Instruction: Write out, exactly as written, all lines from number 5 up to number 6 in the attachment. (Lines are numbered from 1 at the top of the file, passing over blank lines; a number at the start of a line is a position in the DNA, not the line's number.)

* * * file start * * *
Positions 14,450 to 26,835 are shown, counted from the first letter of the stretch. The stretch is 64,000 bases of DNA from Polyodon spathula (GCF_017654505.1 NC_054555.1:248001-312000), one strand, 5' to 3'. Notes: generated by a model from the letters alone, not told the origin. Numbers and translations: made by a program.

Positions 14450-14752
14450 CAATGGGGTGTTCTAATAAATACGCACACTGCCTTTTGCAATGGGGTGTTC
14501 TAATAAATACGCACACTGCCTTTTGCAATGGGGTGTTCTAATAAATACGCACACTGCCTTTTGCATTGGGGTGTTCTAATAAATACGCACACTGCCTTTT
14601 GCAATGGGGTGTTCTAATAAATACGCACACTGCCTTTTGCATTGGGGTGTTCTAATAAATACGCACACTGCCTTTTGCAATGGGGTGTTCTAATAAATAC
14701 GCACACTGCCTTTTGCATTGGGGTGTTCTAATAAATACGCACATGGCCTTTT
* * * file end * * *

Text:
14601 GCAATGGGGTGTTCTAATAAATACGCACACTGCCTTTTGCATTGGGGTGTTCTAATAAATACGCACACTGCCTTTTGCAATGGGGTGTTCTAATAAATAC
14701 GCACACTGCCTTTTGCATTGGGGTGTTCTAATAAATACGCACATGGCCTTTT